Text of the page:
Meditation is about relaxing the mind and the body, so that you can tune in to what is going on internally by tuning out the external stimuli of the outside world. Breath and your internal energy flow through the body like water through a garden hose. It is this flow that allows the body to heal and generate internal power. Kink the hose in any section and you reduce or potentially shut down the flow.
There are many methods and areas of focus for meditation, all with tons of detail to explore. For the purposes of this blog, I would like to explore some basic meditation principles. Then in subsequent blogs we will look at how to incorporate these principles into our Aikido training.
Here is a basic exercise you can do to help tune in to the central channel of your body. Running from the crown of the head down the spine to the tanda (energy centre) two inches below your navel. The central channel is the core of balance and awareness and is the source from which all other energy channels derive.
Let’s begin in a chair with your back straight, your feet flat on the floor and your hands placed on your lap. Close your mouth and eyes and breathe in through your nose. Follow the breath down your throat and let it fill your belly like a balloon. Let your stomach expand, but don’t hold your breath. Once the air feels like it should exhale, let it go back up your spine and out your nose. Continue this in and out process for a few breaths just working to have a nice even in and out rhythm.
Now, the first place people build tension when breathing is in their chest (your first kink in the hose!). On your next inhale, take one hand and place it on your chest and the other on your stomach. Just notice as you inhale and you follow the breath down into the belly, does your chest move. Ideally, your chest should remain still. Spend the next few breaths in and out, relaxing your chest as you breathe. Just let the chest relax and feel heavy as your breathe in and out.
Once you can breathe easily with a relaxed chest, follow your breath in through your nose and down your body towards your belly, and just take notice of any smaller areas that might be holding tension. As you breathe in, is your neck tense? If it is, let the breath relax your neck. Are you holding tension in your shoulder blades? Let them relax and round away from the spine. Continue this process down your spine to your hips, just scanning for any places you might find tension. Slowing removing the kinks from the hose, and letting the blood flow more openly through the body.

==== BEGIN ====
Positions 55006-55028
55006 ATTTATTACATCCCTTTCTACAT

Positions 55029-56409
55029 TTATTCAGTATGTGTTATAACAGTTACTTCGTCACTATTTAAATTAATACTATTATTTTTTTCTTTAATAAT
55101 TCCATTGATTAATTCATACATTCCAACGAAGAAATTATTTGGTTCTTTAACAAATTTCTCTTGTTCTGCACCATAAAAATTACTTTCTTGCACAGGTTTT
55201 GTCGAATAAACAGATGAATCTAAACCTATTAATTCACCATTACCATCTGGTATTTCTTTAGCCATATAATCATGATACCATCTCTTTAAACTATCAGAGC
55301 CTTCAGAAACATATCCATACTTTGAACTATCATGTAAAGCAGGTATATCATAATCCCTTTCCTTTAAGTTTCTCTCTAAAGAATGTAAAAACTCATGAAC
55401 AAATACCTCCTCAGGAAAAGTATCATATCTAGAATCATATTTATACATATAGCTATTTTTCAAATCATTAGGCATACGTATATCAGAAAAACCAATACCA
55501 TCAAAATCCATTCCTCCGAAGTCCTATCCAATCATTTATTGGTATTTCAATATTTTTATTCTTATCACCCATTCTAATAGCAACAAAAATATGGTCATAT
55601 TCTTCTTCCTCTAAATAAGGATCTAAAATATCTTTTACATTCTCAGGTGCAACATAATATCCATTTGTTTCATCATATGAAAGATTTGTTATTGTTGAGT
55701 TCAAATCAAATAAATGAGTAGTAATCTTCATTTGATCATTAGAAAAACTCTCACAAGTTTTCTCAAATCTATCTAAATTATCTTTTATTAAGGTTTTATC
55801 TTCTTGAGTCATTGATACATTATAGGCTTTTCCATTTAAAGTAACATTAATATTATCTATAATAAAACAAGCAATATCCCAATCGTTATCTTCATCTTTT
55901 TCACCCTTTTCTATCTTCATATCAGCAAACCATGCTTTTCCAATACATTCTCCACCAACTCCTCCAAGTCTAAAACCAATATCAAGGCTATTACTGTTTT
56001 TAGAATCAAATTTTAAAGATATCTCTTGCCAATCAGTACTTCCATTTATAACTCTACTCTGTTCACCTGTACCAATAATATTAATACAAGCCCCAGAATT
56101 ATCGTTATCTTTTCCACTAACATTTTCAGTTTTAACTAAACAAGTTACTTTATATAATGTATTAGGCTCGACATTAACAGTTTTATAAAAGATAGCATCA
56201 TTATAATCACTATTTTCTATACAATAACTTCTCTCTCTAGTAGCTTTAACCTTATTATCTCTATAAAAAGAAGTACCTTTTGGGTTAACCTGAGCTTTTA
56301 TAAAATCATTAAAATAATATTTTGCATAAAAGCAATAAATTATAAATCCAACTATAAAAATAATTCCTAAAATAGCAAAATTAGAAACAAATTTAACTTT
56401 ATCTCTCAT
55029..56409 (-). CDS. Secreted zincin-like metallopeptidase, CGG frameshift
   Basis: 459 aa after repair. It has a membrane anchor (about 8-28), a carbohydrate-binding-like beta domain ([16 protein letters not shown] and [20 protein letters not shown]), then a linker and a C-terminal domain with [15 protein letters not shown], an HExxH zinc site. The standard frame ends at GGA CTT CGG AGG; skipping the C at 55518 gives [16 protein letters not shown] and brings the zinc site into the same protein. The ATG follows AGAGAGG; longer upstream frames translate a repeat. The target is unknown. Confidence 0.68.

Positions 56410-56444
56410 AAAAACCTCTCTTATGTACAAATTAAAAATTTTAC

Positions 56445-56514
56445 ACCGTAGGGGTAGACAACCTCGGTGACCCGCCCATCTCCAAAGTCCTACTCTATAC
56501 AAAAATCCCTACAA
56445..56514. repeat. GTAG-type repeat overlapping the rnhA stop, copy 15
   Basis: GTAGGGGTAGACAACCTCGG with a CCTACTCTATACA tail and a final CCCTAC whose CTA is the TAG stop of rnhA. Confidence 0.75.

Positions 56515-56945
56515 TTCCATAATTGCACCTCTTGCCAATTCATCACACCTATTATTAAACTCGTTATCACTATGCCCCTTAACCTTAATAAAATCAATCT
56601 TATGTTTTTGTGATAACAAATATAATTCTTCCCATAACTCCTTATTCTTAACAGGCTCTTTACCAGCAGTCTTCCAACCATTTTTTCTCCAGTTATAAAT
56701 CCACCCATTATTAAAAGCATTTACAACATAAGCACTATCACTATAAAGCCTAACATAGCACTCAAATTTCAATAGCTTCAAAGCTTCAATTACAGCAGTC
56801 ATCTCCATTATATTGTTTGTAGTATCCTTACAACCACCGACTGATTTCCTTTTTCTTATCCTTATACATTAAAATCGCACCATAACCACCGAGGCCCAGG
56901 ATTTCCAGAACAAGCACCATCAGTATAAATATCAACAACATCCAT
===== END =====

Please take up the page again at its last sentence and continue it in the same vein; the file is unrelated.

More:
Now let’s observe the breath as it returns up from the stomach. Follow your breath down as before, and now as the breath begins to flow back up the spine follow the flow up to the crown of your head and let the breath wash over your head towards your forehead. Then down and out your nose. This flow will create a circuit of energy that you can follow along with your breath. Through the nose, down the throat, relaxing the chest and into the stomach. Then filling the belly and returning up the spine, relaxing the shoulder blades, up to the crown of the head and over the head to return out the nose. Practicing relaxing your breath and body through this circuit will help to open your central channel, from which all other energy channels of the body are fed.
The benefits of meditation can be realized at any age. Becoming aware of your breath gives the mind a much needed reprieve from the busyness of our day to day worlds. In an age where we are all inundated with screens and external demands, taking time to reflect on what is going on inside is critical. I believe, this process is an essential step to bringing our martial arts training to the next level, which we will explore in the next article.
This article was written by Sensei Jason Moore, Aikido Durham
For more from this author, visit: aikidodurham.ca.